Book Review: Star Daughter

If the night sky holds many secrets, it holds Sheetal Mistry’s secret the closest. A secret that explains why her hair is the silver of starlight, or why some nights the stars call Sheetal by name. Stars like her mother, who returned to her place in the constellation Pushya years ago. Since that day, Sheetal has been forced to hide.

But as her seventeenth birthday draws near, the pull from the sky is growing stronger. So strong that Sheetal loses control, and a flare of starfire burns her human father—an injury only a full star’s blood can heal.

Sheetal has no choice but to answer the starsong and ascend to the sky. But her celestial family has summoned her for a reason: to act as their human champion in a competition to decide the next ruling house of heavens.

Desperate to save her father, Sheetal agrees. But nothing could have prepared Sheetal to face the stars’ dark history—or the forces that are working to shut the gate between the realms for good.

Title: Star Daughter
Author: Shveta Thakrar

Rating: 3.5 out of 5.

Rating: ⭐ 3.5/5

“The silver-tressed, brown-skinned girl before her stared back, powerful. Soft and sturdy as spider silk. Mistress of herself. A hint of starry fire smoldered in her eyes like a signal.” – Shvveta Thakrar, Star Daughter

Sheetal is always being reminded to hide her inner shine – literally. As a teenage girl living in New Jersey, she dreams of a life where she can share her music and shine in the spotlight. As a half star, however, she is constantly worrying about someone finding out her secret. But when things get out of control and her dad’s life rests on her shoulders, Sheetal must enter the celestial court, where secrets and self-serving stars are plentiful.

Shveta Thakrar beautifully illustrates magic with poetic descriptions of music, food, and fantastical places. From the Night Market to Svargalok, it felt like I was actually transported! And how could I forget the mouth watering food descriptions, many of which reminded me of my own family’s homemade meals.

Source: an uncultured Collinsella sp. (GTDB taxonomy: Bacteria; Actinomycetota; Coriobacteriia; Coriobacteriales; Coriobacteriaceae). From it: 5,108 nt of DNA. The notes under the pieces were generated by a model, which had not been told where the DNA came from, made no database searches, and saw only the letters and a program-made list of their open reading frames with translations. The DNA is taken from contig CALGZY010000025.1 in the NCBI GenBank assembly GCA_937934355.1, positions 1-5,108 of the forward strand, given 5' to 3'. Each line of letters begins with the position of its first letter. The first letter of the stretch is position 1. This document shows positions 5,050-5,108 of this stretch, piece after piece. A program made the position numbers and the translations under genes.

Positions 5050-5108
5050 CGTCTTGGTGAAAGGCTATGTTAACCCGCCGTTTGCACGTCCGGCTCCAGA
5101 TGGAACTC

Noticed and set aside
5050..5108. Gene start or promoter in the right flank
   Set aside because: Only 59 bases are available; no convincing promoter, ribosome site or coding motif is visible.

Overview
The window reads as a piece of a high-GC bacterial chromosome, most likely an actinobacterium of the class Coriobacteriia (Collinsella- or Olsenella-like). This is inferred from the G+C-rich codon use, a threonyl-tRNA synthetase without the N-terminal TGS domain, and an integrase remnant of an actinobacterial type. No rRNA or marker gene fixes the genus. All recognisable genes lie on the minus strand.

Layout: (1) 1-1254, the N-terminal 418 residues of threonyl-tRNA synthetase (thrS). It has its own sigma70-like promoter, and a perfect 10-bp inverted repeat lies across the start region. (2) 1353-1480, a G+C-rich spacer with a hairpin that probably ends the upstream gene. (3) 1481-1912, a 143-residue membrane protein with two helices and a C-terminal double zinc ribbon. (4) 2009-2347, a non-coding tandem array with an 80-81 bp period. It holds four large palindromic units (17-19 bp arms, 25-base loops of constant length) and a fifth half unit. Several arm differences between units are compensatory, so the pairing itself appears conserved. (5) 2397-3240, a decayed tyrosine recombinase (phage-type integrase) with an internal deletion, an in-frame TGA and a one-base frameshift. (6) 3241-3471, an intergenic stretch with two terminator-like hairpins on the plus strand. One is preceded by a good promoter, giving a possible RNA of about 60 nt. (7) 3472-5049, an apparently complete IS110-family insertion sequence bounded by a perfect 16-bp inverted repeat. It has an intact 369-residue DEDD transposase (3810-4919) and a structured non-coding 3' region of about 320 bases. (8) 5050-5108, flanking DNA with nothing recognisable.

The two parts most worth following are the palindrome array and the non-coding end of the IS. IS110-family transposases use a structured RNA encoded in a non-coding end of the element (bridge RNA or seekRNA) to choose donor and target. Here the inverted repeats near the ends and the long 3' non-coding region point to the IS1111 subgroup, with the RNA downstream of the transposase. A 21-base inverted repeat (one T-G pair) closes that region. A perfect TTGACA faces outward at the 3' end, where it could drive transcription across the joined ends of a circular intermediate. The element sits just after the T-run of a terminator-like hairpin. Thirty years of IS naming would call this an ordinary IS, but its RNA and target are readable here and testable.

Along with the dreamy magic, I found familiarity in some of Sheetal’s experiences. As an Indian-American, more specifically an American-born Gujarati, I was extremely excited about the representation in Star Daughter. From the Desi community events to food being an expression of love, I related all too well to the small details that were normal to me growing up. I think it’s important to note that everyone experiences things differently, so not everyone will find Sheetal and her family as relatable. I personally, however, felt comfort in being able to read what I considered “normal” when others always considered them “weird.” One of my favorite examples of this is Radhikafoi packing Tupperware boxes of food for Sheetal, despite the fact that Sheetal would be in a palace with chefs and plenty of food. I immediately thought of my own aunts and their insistence on sending me off with more food than I can carry.

With all the things that I loved about this book, I hate to say that there were certain aspects that felt off. Star Daughter is a YA fantasy book, but it read more like a YA contemporary. Most of the book is filled with Sheetal adjusting to court life, so there were many slower moments of just Sheetal and her thoughts. This pacing wasn’t entirely unenjoyable, but it was an adjustment for me as I was expecting a faster pace. I was also slightly disappointed at the lack of presence from other characters, like Sheetal’s best friend and travel companion Minal. Since the story focuses on Sheetal, I relied on her interactions with others in order to see their character development. However, I felt that this was difficult as Minal, along with other characters, was not involved much of the time.

Overall, Star Daughter is the imaginative YA fantasy book I needed growing up. From the beautiful writing to the Indian-American representation, it’s an underrated gem that is guaranteed to transport you.

Until next time, happy reading! ♡


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